Evan Thompson / The Record — Gail LaVassar, the South Whidbey School District’s community liaison for the Readiness To Learn Foundation spoke about the future of rentable rooms at Langley Middle School at a South Whidbey School Board workshop meeting on Wednesday night.

Evan Thompson / The Record — Gail LaVassar, the South Whidbey School District’s community liaison for the Readiness To Learn Foundation spoke about the future of rentable rooms at Langley Middle School at a South Whidbey School Board workshop meeting on Wednesday night.

School district releases LMS rental rates

The price tags for rentable rooms at Langley Middle School have been announced.

Twenty-nine rooms are available for rent at the middle school, and range in prices between $65-$1,222 per month depending on the size of the room. Tenants will also pay for utilities and electricity. Room costs and objectives for the school were outlined during a South Whidbey School Board workshop on Wednesday night, and in a six-page handout titled, “Langley Community Center.”

The South Whidbey School District is currently fielding a slew of applications for the rooms from local organizations, clubs, businesses and nonprofits. District administrators will select the tenants sometime later this month or in early October based on the applicant’s ability to pay monthly rent and utility fees, its perceived values, mission and how the applicant fits into the overall context of the community center.

Keeping the rooms filled will be the responsibility of Gail LaVassar, a familiar face in the district. She’s currently the executive director of the Readiness to Learn Foundation — a non-profit organization that supports schools. She’s already a district employee, paid as a “community liaison” for the foundation.

LaVassar took on the extra duties without an agreed amount of pay, according to district Superintendent Jo Moccia.

“Gail’s position is to create community partnerships with the schools and at this point it’s still manageable,” Moccia wrote in an email to The Record. “As the Community Center comes to fruition with tenants and we have income these decisions will be made and paid for by the revenue generated by The Center.”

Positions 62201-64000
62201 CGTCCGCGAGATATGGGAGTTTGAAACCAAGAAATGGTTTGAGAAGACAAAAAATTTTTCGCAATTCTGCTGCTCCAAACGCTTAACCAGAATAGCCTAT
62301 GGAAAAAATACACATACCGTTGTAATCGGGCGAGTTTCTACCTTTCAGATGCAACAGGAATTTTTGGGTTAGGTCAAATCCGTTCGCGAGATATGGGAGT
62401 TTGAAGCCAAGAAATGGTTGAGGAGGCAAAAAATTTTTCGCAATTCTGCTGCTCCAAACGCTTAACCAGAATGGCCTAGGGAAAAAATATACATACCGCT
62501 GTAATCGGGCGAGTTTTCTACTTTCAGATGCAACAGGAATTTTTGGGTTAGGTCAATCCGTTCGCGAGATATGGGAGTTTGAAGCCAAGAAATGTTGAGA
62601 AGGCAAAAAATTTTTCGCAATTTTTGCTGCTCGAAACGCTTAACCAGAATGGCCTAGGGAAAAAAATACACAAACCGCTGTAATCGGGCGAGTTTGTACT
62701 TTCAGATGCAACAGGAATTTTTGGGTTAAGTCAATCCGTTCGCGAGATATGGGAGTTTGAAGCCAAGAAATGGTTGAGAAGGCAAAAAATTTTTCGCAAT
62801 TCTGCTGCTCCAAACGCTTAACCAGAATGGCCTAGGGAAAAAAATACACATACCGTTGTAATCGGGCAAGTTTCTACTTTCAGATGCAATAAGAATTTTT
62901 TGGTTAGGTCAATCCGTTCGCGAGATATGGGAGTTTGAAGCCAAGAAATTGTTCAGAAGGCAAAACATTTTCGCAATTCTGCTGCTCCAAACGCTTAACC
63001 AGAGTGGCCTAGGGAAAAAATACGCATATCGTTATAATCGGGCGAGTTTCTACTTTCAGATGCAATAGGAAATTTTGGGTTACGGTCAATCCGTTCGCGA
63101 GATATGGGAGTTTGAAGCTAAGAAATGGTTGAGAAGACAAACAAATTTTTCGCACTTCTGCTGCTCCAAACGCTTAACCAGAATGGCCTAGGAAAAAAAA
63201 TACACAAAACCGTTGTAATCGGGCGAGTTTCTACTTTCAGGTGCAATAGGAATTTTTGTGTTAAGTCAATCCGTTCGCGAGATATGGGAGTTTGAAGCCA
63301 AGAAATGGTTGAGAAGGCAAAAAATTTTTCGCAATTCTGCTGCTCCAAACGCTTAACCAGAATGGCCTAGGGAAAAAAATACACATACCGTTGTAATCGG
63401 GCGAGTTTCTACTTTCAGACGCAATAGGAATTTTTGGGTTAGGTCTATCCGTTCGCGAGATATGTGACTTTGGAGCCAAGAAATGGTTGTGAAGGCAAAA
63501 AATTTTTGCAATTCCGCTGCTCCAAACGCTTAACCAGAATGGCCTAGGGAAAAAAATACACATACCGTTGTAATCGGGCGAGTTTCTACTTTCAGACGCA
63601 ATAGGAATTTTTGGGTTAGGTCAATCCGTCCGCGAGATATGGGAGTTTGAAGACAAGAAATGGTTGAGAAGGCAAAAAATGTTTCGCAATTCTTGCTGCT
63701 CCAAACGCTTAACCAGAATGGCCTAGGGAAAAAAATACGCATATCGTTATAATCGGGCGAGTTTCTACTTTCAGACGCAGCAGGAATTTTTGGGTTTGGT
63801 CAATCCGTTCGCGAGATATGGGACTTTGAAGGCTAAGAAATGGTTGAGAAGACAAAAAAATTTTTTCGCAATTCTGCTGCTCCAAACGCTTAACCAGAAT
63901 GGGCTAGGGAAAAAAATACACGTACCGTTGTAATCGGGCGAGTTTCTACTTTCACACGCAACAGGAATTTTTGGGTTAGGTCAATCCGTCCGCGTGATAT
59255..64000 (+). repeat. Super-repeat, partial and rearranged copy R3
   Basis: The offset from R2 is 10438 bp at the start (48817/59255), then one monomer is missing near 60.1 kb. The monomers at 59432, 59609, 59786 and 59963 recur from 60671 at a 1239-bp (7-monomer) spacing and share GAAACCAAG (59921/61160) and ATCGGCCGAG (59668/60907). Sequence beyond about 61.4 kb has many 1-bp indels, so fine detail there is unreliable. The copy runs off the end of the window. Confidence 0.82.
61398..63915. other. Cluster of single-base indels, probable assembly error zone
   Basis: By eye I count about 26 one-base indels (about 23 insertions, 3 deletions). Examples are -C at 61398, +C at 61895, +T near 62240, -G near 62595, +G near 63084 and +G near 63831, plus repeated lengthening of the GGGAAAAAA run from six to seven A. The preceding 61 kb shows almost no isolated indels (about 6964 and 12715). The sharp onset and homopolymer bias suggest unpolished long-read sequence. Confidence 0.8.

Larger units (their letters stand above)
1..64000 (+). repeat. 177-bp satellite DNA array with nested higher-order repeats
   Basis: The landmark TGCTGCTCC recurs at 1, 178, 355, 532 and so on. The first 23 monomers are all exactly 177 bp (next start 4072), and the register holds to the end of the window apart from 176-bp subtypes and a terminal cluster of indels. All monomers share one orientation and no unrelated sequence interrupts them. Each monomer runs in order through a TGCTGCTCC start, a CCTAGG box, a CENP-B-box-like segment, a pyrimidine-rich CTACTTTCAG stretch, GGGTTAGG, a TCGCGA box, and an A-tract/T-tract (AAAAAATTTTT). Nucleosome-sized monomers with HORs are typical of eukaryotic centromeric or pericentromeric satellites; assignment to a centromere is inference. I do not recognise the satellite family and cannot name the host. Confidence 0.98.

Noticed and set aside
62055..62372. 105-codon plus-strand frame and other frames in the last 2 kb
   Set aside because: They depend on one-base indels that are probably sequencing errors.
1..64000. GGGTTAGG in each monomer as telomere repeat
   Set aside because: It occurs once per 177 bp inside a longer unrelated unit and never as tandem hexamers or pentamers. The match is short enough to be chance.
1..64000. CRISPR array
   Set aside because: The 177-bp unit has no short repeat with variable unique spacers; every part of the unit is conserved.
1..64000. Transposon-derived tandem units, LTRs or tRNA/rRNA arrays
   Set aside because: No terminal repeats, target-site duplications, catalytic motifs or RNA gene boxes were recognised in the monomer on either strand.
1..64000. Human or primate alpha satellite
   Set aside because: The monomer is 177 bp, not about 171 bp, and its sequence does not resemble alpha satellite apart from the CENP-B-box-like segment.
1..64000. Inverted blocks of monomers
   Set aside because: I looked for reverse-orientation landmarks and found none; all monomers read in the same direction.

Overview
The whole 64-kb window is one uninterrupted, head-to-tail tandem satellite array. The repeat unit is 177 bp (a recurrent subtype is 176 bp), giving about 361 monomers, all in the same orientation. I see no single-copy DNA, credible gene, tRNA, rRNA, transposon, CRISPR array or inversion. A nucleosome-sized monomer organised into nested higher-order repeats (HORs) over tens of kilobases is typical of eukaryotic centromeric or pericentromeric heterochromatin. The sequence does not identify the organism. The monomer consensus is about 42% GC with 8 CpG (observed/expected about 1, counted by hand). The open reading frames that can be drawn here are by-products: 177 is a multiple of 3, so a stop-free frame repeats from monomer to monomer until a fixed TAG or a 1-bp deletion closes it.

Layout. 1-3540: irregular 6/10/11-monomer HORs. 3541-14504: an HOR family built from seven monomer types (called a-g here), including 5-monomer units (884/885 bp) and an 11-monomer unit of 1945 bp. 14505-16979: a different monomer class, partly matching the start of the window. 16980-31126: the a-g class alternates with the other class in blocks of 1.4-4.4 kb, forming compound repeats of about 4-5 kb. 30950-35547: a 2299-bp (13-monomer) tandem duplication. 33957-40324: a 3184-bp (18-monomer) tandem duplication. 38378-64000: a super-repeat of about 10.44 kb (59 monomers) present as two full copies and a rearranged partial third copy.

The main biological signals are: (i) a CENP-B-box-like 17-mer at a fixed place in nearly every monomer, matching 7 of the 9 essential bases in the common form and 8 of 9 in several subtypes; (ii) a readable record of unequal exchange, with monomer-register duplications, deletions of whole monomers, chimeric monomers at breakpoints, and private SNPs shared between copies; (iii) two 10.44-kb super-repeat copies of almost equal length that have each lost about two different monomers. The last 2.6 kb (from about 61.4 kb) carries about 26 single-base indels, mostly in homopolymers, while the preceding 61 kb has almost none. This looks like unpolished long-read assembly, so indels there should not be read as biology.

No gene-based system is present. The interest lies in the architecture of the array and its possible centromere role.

Moccia introduced the new role during Wednesday’s meeting, saying LaVassar would likely handle the “logistics” of the rental process. LaVassar said Friday that wasn’t her understanding of the position, that her job was solely to create partnerships. It’s still early in the process, she said, and many details are still being hammered out.

LaVassar said the idea is to create a “connecting community that honors diversity, respects history and offers learning activities responsive to local evolving needs and talents.” The center is intended to offer educational opportunities and support student learning through skill-building extracurricular activities, while also providing a centralized location for people to work and organize together “for the benefit of the community.”

“We’re trying to not be a property rental,” LaVassar said. “It’s about who’s a good fit with each other.”

The rental rates are 65 cents per square foot and were set to be competitive with the market value, Moccia said. Seventeen of the rooms are between 782-961 square feet and cost $508-$624. Ten “small size” rooms measure between 150 to 250 square feet and cost between $65 to $234.

The campus’s two most expensive rooms are also the biggest in size, measuring at 1,736 square feet and 1,880 square feet. The rooms cost $1,128 and $1,222 per month, respectively.

Added up, renting out all 29 rooms and with maximum utilities paid, the South Whidbey School District would take in $175,392 per year, according to the Record’s calculation. Moccia wrote an email Thursday that it is “in line” with the district’s gross revenue projections.

The district continues to incur costs of operating certain parts of the campus. This includes the multi-purpose room and main gymnasium, which are used by the South Whidbey Parks and Recreation District and district sports teams, respectively, according to Maintenance Director Brian Miller. The parks district uses the multi-purpose room for sports activities, but does not pay rent or utilities because of an “interlocal agreement,” Parks Director Doug Coutts said; the school district uses the parks district’s sports complex fields.

LaVassar said the direction of the community center was determined through a public survey administered by the district in August. Results from the census showed people valued the campus being used for the betterment of students, as well as a centralized location for a wide range of activities such as yoga, natural programs, gaming and mentoring.

LaVassar said there are about 25 proposals in the works, some of which were made through a proposal packet while others were through verbal interactions. Not all of the proposals LaVassar has received will work in the context of the center, such as a business office or storage space.

The proposal packet asks interested parties to describe their business, organization or creative talent, whether their goals are aligned with the vision of the community center and provide financial documentation of an ability to pay rent and utilities.

There are a few tenants already renting space at the middle school, including Island Dance, the Island County Historical Society, the Whidbey Children’s Theater and South Island CrossFit; South Island CrossFit just rented the campus’s “Cooler” gymnasium with a monthly lease.

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